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How to I implement a variable number of threads that all execute at the same time?

Build/use a container class (I would call it a ThreadPool) for holding threads or thread references (note that std::thread is only movable and not copyable), each time one of the threads is started it is not joined by default. Wehn ThreadPool is going to be destructed you need to join each thread until it's finished.

How to force the main thread to wait for them using join() without stopping the other threads?

It seems you need a way to communicate between threads, joining one will let you wait for it. A better idea would be not to join any thread and let the main thread block (or do other things) and wait for a signal/event from the ThreadPool when all worker threads finished their work.

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  1. I do not understand the problem. If you do not call the join(), they won't be waited for. You should call the join() only right before you absolutely need the data they produce. The other threads wont be stopped if you call join() on one of them. See the join() reference: http://www.cplusplus.com/reference/thread/thread/join/
  2. VAOs are not shared in between contexts. You need to pass the VBOs to the drawing thread where you will create the VAOs and bind the VBOs in them.
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  • \$\begingroup\$ The VAOs and VBOs are created in the region constructor, since the Region holds an instance of it's mesh, which is only rebuilt if the blocks in the Region change. I specifically avoided recreating the VAO every single time the Region is drawn. As for having only one GL context available, I moved the CVBObject creation to a seperate method, which I plan to call in a loop back in the main thread AFTER all of the Regions have been created and the threads have closed. Will this work? \$\endgroup\$ – sm81095 Oct 31 '13 at 2:26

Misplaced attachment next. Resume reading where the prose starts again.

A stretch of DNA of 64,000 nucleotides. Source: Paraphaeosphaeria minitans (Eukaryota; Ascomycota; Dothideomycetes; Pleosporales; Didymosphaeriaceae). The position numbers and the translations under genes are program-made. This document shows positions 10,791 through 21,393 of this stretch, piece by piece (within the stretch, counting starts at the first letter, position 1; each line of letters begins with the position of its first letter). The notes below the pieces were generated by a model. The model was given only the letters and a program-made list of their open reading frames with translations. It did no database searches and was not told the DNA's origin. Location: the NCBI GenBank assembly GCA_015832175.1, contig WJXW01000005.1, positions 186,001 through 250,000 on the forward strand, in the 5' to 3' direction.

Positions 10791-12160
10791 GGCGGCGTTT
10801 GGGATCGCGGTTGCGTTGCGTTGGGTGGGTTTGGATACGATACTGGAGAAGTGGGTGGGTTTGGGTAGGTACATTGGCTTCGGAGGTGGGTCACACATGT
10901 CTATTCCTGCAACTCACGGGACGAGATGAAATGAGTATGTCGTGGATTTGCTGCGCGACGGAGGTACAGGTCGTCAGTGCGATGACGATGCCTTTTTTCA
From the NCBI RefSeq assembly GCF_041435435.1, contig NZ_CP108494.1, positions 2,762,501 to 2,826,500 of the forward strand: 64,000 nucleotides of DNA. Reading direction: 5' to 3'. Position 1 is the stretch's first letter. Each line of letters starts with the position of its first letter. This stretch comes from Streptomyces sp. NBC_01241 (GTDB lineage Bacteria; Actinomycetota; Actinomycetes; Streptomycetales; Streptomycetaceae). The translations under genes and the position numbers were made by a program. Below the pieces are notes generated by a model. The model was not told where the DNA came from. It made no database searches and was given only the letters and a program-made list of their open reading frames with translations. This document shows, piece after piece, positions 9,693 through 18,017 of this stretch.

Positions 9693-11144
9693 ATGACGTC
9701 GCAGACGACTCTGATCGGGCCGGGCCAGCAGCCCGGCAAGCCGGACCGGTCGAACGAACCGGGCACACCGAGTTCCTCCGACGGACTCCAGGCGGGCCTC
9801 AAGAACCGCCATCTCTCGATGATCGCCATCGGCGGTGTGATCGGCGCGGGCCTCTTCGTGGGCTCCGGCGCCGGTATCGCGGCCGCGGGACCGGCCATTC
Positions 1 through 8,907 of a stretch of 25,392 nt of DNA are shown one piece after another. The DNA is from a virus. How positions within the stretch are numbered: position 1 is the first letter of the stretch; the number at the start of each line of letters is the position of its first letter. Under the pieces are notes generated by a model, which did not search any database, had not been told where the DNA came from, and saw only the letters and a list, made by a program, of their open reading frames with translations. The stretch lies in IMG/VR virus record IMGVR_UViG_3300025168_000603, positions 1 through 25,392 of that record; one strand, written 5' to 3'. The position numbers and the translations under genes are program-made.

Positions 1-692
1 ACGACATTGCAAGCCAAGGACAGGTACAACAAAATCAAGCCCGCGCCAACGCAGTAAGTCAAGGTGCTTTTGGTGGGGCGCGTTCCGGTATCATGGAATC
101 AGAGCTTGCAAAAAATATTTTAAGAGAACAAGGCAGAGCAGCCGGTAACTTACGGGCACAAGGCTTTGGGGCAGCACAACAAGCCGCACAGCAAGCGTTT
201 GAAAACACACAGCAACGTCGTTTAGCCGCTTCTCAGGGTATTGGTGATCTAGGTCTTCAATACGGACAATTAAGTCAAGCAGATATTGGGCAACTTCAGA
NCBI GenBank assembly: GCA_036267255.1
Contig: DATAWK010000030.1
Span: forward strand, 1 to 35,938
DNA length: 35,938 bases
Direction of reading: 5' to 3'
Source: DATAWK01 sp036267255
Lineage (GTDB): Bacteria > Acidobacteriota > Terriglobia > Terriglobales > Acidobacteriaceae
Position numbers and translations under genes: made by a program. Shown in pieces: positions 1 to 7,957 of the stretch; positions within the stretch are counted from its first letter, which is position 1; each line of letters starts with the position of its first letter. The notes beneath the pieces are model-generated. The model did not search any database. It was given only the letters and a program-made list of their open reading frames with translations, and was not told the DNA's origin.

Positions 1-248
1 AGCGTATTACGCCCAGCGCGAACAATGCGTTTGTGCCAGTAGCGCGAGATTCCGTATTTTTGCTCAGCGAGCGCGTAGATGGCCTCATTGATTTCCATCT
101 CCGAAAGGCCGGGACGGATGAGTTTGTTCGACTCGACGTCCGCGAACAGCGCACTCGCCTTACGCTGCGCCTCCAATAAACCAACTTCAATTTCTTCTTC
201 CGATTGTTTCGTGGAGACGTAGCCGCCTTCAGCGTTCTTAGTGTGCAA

• \$\begingroup\$ You can reuse VAOs too, they do not need to be recreated every time. Just unbind old stuff and bind new stuff in. And will that work? I do not know as I am not really that familiar with your code. You should try and see and post results. \$\endgroup\$ – Lasse Oct 31 '13 at 2:30
  • \$\begingroup\$ Oh and you do not really have to do that every frame if the VBO data does not change. \$\endgroup\$ – Lasse Oct 31 '13 at 2:34
  • \$\begingroup\$ I placed the code for the creation of the VAOs and VBOs into a separate method called CreateMeshHandler(), which is called in the World constructor immediately after the 4 .join() lines. However, it throws a runtime error "Access violation reading location 0xFDFDFDFD" as soon as it reaches the first iteration of the loop that calls the method for all Regions in the world. \$\endgroup\$ – sm81095 Oct 31 '13 at 2:36
  • \$\begingroup\$ As I said I am not familiar with your code, so I can not help you by guessing what your code does. Also I am C# guy and I've never used OpenGL with C++, so I do not know what could produce that error. My GUESS is that there is something wrong with your VAO or VBO creation / initialization. \$\endgroup\$ – Lasse Oct 31 '13 at 2:43
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No one seems to have told you what the mistake in your first approach was:

Calling join() right after each threads creation means your main thread waits for each thread before he creates the next one. Obviously this results in a sequential execution, not a parallel one. You need to maintain a list or something of the threads, and call join() on each of them after the creation loop.

Expressed in pseudocode, this is what i mean:

for(...){ createThreads }
for(...){ joinThreads }
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  • 1
    \$\begingroup\$ it seems you didn't read the other answers \$\endgroup\$ – concept3d Oct 31 '13 at 9:00
  • \$\begingroup\$ True, @kutschkem, the other answers didn't spell it out like that, but they did fix the problem. \$\endgroup\$ – ThorinII Oct 31 '13 at 9:40
  • \$\begingroup\$ This is the same solution that @Thorinll linked, so thanks for posting this as well. \$\endgroup\$ – sm81095 Oct 31 '13 at 18:26